The DART mission will target two asteroids closely orbiting each other – Didymos (780 m across) and Dimorphos (160m wide), which revolves around Didymos. Both of them orbit the Sun and are no threat to Earth.
The goal of the mission is to hit Dimorphos with the spacecraft in order to alter its path and speed. Although its trajectory will not change much, this mission will help scientists learn how to change the course of asteroids that could potentially be dangerous. The collision is expected to reduce the asteroid's speed by 1% and slow its orbital period around Didymos by a few minutes.
About 55 minutes after the launch, the spacecraft separated from the second stage of the Falcon 9 rocket. NASA has already received the signals from the probe that is preparing for the beginning of its 10-month journey.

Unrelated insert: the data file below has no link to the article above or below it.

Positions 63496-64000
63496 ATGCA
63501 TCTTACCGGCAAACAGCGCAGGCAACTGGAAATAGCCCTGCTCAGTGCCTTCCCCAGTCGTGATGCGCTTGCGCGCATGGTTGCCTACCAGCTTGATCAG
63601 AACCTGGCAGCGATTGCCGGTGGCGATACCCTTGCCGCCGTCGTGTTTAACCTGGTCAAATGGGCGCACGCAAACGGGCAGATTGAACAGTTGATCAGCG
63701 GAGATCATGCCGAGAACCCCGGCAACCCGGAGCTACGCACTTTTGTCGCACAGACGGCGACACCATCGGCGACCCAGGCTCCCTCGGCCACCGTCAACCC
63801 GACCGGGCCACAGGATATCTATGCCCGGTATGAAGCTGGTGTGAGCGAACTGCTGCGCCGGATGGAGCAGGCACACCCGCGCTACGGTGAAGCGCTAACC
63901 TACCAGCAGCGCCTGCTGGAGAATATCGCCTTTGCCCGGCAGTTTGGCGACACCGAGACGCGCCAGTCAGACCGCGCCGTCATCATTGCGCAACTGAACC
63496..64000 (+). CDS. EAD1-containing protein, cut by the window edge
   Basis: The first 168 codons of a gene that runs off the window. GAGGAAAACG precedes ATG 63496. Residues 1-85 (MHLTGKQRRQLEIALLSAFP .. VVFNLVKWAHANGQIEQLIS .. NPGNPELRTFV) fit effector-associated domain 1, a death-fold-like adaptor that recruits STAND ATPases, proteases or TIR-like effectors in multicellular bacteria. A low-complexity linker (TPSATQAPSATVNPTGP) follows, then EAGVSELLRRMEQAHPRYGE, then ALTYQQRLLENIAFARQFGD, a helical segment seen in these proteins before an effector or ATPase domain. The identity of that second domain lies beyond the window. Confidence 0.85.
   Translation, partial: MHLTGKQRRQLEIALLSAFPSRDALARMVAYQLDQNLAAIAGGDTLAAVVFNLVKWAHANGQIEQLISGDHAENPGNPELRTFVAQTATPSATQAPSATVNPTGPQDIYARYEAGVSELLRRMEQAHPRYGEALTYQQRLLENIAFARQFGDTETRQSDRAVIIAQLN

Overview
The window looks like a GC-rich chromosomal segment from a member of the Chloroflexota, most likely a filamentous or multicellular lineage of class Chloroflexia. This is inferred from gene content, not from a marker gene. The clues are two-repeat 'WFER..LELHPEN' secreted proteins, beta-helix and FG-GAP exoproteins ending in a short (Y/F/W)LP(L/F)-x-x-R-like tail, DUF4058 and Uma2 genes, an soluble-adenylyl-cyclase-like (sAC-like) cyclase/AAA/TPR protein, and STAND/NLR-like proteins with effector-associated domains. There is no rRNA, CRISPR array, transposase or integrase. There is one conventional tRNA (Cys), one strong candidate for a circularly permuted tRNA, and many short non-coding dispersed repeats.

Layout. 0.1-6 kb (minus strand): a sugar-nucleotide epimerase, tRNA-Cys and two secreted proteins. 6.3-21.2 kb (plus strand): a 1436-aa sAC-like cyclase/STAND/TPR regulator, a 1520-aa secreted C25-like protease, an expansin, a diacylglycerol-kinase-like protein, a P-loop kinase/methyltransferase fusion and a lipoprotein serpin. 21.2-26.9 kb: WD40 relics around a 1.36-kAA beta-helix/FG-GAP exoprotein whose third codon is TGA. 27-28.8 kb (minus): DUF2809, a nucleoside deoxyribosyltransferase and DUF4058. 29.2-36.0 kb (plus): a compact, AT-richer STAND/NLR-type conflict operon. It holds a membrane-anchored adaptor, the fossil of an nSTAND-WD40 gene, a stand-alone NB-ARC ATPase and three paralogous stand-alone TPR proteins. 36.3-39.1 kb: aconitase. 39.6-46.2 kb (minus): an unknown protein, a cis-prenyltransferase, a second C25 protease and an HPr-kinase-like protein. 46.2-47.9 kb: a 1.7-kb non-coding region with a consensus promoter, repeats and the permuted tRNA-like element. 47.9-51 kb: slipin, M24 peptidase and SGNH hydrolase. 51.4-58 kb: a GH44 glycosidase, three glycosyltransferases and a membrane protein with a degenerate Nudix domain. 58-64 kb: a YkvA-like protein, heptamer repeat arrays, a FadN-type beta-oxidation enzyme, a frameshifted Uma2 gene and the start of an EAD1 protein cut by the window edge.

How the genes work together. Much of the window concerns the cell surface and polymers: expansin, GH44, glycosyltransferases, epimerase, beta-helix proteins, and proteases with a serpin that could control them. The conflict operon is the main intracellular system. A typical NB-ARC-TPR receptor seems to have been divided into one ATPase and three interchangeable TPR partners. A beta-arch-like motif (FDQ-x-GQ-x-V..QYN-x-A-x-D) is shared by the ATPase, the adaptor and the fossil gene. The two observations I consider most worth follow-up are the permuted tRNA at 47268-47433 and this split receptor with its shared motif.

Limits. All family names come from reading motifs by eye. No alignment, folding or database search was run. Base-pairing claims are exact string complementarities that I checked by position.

Between September 26 and October 1, 2022, the spacecraft will crash into Dimorphos at a speed of 24,000 km/h. At that time, Didymos and Dimorphos will approach our planet at about 11 million kilometers.
Ten days before the planned collision, a miniature LICIACube cubesat will separate from the DART spacecraft to monitor the process and broadcast the impact on Earth.
A few years later, the European Space Agency's Hera mission will reach Dimorphos to assess the impact of the collision and refine the new orbit of the asteroid.